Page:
Life

Ask the Dentist: Having extra teeth doesn't mean you're a shark – unless it's a full set

Lucy Stock, dentist at Gentle Dental Care in Belfast, says having extra teeth isn't that uncommon and it doesn't mean you're a shark

Sharks can have many rows of teeth and lost teeth can be replaced within a day
Lucy Stock

WOULDN’T it be great if we could just grow another tooth when we lost one? Although not related to sharks, there are humans that exist who actually do grow a third set of teeth. This is known as hyperdontia and these teeth can grow anywhere in the mouth.

Parents often notice the condition of hyperdontia as their child develops. True hyperdontia is often mistaken for normal tooth eruption, as sometimes you can see two rows of teeth in children. Instead of the adult tooth growing directly below the baby tooth and pushing it out, the adult tooth has gone slightly off course and has grown in behind the baby tooth. The baby tooth will eventually fall out on its own but sometimes needs a bit of gentle persuasion by the dentist to help it come out.

Normally there are 20 teeth that grow in when you’re a child and these are called primary teeth. The 32 adult teeth that replace them are called permanent teeth. Extra teeth, often called supernumerary teeth, are twice as common in men than they are in women. Typically, you will come across them nestled between the front teeth.

However, it's normally one or two extra teeth, not a whole set. According to Guinness World Records, the world record holder for the greatest number of teeth is a man called Vijay Kumar from India. He has 37 teeth in his mouth – just five more than the average person.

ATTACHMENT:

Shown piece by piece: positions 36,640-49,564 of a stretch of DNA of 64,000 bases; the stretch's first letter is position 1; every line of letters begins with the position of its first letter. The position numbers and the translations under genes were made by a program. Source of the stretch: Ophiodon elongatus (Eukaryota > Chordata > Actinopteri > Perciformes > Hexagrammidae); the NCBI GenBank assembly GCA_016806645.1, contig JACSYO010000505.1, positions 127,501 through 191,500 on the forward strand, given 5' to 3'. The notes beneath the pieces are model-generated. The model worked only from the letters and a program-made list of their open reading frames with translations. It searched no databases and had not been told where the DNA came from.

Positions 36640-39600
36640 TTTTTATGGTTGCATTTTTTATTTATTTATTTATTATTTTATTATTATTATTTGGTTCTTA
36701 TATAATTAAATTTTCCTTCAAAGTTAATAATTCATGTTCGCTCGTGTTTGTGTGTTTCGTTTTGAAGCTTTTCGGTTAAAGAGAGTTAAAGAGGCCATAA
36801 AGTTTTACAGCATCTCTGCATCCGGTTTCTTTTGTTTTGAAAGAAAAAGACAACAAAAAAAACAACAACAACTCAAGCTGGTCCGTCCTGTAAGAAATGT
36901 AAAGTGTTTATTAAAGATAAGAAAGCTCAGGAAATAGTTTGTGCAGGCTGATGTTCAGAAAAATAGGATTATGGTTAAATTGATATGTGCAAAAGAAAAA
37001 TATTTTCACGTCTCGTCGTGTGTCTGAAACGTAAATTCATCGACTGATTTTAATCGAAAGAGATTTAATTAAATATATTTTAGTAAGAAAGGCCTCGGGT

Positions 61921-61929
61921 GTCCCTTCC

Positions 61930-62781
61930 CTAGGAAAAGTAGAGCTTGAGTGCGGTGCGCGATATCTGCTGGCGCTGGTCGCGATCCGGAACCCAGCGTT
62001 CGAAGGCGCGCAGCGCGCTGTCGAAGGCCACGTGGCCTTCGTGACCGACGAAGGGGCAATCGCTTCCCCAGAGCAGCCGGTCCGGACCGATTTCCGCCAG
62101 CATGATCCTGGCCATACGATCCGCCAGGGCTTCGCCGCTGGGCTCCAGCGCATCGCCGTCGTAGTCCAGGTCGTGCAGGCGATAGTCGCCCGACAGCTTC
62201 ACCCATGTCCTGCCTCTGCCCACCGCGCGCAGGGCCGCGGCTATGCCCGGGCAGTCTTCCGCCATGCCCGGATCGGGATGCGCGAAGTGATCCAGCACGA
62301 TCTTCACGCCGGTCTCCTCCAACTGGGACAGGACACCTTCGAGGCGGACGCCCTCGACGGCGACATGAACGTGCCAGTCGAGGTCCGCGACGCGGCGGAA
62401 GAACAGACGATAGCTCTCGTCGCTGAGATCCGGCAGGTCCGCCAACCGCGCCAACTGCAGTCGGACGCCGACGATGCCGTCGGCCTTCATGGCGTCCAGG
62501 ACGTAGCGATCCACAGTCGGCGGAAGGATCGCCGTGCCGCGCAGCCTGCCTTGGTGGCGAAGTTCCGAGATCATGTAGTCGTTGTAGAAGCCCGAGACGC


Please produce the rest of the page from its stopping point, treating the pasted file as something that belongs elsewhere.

There are many photos on the web of mouths with dozens of extra teeth where image-editing software has had more than a hand in their creation or they are show extremely crowded teeth that just need pushed into better alignment.

While researchers have not reached an agreed-upon cause for hyperdontia, the disruption or stimulation of the cells in the jawline is a possible cause. Studies show that one to two per cent of otherwise healthy children may develop extra teeth. Hyperdontia is also associated with some syndromes and found in people with a cleft lip or palate.

If the extra tooth is not causing any problem, it can just be left. However, sometimes they get in the way, causing the normal adult teeth to erupt in spread apart or even cause a barrier to them erupting into the mouth at all.

So, accepting that we are not alligators who can regenerate a lost tooth up to 50 times or a shark who can erupt a new tooth within minutes of losing one, we will just have to wait until scientists have cracked regenerating teeth before we get an entire third set.

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